NASA Armstrong Flight Research Center: 70 Years of Flight Research

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[Music]>>Armstrong Flight Research
Center’s origins date back to 1946, when thirteen National
Advisory Committee for Aeronautics engineers and
support staff arrived in California’s Mojave Desert on a
quest for supersonic flight with the X-1, the first aircraft to
be designated an X , or experimental, vehicle, by the
U.S. Air Force. The first Air Force flight to
pass Mach 1 came on October 14,1947, with the NACA
following on March 4, 1948. [Music]>>Other X-planes followed the
X-1, designed to find data related to
speed, temperature, structure, control, or human physiology. [Music]>>By the early 2000s, NASA
Armstrong was testing the first integrated
hypersonic scramjet,the X-43. The air-breathing engines
reached Mach 7 and Mach 10. [Sonic Boom] [Startled Woman]: What was
that???!!>>A defining feature of many
high-speed air vehicles is a loud sonic boom. Over the years,
NASA tried to mitigate these booms, modifying various
aircraft, like the F-5 Shaped Sonic Boom Demonstration, F-15,
and F-18, to test theories and new technologies. Armstrong even
used schlieren imaging of aircraft in flight to better
understand sonic shock waves. And finally, seven decades after
helping to create the first sonic boom, NASA is designing a
new x-plane to demonstrate quiet boom capabilities, which could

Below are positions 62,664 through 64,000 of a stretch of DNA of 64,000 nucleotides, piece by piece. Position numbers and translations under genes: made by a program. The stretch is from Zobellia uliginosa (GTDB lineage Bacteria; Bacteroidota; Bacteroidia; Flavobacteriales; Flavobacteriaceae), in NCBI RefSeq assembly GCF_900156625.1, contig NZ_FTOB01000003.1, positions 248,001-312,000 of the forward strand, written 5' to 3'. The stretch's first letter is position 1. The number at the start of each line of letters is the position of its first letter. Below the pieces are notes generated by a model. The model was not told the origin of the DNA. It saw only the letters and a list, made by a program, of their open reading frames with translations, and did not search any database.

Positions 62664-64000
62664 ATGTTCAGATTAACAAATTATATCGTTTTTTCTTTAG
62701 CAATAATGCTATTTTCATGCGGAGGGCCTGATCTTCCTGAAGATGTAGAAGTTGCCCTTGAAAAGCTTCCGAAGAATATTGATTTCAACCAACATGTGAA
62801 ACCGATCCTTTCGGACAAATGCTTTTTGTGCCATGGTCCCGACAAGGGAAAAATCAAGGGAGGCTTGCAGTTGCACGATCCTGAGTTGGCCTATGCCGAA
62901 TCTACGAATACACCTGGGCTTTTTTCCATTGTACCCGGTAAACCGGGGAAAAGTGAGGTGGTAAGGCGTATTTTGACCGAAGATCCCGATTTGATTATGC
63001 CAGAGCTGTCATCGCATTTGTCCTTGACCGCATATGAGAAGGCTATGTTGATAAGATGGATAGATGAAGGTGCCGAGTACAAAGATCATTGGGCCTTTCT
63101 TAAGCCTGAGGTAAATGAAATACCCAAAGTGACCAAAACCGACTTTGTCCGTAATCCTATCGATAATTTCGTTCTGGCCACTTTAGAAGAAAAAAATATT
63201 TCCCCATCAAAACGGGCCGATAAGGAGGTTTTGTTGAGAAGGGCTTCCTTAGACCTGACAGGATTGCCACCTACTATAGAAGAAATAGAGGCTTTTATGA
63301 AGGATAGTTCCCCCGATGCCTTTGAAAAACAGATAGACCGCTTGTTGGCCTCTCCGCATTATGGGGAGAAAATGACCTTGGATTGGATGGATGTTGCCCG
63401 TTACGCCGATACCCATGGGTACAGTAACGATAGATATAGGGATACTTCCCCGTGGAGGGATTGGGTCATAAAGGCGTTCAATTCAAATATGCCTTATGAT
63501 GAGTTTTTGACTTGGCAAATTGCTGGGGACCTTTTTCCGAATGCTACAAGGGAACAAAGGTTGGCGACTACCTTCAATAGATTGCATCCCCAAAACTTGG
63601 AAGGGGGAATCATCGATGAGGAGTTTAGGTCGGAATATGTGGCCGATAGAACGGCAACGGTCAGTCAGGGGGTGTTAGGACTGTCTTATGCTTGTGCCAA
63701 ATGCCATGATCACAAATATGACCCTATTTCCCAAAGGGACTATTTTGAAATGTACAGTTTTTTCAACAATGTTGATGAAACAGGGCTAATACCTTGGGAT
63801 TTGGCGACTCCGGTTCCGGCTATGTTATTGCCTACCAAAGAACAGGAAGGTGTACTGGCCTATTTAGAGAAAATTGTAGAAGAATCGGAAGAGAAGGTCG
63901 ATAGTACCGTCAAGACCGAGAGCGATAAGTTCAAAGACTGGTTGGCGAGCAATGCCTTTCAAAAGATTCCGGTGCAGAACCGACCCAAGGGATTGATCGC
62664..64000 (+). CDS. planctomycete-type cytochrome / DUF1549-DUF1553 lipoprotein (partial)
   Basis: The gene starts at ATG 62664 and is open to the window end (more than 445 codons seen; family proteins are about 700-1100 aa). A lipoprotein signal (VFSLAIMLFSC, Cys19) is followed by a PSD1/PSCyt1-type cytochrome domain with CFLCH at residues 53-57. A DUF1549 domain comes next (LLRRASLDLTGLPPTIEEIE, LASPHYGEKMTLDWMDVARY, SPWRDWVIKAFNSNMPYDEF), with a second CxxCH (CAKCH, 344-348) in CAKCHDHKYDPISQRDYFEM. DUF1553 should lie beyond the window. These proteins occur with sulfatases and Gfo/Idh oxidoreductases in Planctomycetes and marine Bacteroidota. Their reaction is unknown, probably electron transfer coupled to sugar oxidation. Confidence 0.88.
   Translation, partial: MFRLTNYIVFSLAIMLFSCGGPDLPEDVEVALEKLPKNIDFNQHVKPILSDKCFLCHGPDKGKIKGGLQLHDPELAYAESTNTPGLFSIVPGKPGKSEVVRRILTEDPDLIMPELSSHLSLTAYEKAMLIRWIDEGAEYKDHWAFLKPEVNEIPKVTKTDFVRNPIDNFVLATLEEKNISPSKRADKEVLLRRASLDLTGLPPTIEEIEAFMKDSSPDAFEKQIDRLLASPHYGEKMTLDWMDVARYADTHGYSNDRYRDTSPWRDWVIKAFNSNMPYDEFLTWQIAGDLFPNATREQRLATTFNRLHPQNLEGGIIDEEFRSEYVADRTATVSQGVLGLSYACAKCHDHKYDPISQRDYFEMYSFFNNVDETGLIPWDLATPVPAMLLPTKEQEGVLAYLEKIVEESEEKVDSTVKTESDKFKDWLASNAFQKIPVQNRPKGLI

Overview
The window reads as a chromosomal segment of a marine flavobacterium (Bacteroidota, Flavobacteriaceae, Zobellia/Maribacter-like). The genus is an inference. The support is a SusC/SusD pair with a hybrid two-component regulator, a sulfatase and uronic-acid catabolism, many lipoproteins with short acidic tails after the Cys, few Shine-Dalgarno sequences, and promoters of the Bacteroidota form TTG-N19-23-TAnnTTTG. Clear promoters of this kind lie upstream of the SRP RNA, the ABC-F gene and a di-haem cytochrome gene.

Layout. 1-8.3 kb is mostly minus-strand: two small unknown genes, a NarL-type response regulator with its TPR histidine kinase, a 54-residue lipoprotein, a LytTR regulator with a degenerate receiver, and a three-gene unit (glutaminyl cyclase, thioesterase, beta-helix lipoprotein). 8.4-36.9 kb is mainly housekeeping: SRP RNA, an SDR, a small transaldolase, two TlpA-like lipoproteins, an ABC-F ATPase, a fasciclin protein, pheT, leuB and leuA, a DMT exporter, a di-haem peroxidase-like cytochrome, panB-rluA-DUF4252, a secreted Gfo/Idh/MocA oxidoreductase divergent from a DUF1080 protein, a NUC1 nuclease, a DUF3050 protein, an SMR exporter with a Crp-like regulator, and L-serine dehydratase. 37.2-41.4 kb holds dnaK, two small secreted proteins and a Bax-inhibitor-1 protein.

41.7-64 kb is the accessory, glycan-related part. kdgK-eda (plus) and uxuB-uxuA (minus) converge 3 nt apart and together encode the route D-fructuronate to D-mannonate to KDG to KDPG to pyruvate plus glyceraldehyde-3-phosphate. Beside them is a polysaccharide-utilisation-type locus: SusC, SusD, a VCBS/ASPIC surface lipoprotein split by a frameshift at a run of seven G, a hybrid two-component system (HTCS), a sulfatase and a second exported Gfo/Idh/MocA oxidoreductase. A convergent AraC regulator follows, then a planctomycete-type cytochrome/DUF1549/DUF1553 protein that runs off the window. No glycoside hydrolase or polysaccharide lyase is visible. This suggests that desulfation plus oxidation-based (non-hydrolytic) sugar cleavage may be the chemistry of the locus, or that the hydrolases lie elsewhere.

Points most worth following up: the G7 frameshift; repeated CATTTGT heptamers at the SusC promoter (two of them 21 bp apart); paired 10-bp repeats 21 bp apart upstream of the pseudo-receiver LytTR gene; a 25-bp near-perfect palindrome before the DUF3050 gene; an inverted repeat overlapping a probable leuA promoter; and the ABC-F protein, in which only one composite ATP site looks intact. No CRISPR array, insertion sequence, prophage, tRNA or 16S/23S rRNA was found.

make non-disruptive supersonic flight over land possible. [quiet boom] [Music]>>Armstrong began flying
Unmanned Aircraft Systems, or UASs, as
research vehicles as far back as the 1960s, and developed the
first purpose-built Ground Control Station for these
aircraft. More recently,
Armstrong and other NASA centers began working to
integrate Unmanned Aircraft Systems into our National Air
Space. [radio chatter] [Jet flying]>>In the 1970s, Armstrong
developed digital fly-by-wire, control technology that replaced
hydraulic systems and eventually transferred to military and
commercial aviation, cars, motorcycles and boats. The 80s and 90s saw the center
develop thrust vectoring for jets, making them more
maneuverable, and investigating safety improvements for
commercial aviation. In the early 90s, Armstrong
began the Environmental Research Aircraft and Sensor Technology
program to develop greener aircraft and study the
environment. The solar-powered Helios reached
an altitude of 96,863 feet during the program and
prototypes of the Predator-B eventually led to
one of NASA’s current science platforms,Ikhana. A new
x-plane, the all- electric X-57, promises high-efficiency,
quieter, more environmentally friendly flight. We are also
currently testing a new, morphing flap that can reduce
noise and improve performance, and new control techniques for
increased efficiency. [Music]>>While the center’s
initial focus was aeronautics, within 10 years it added space
as a research objective. [Rocket flying]>>The development of Reaction
Control Systems for the legendary X-15 was critical for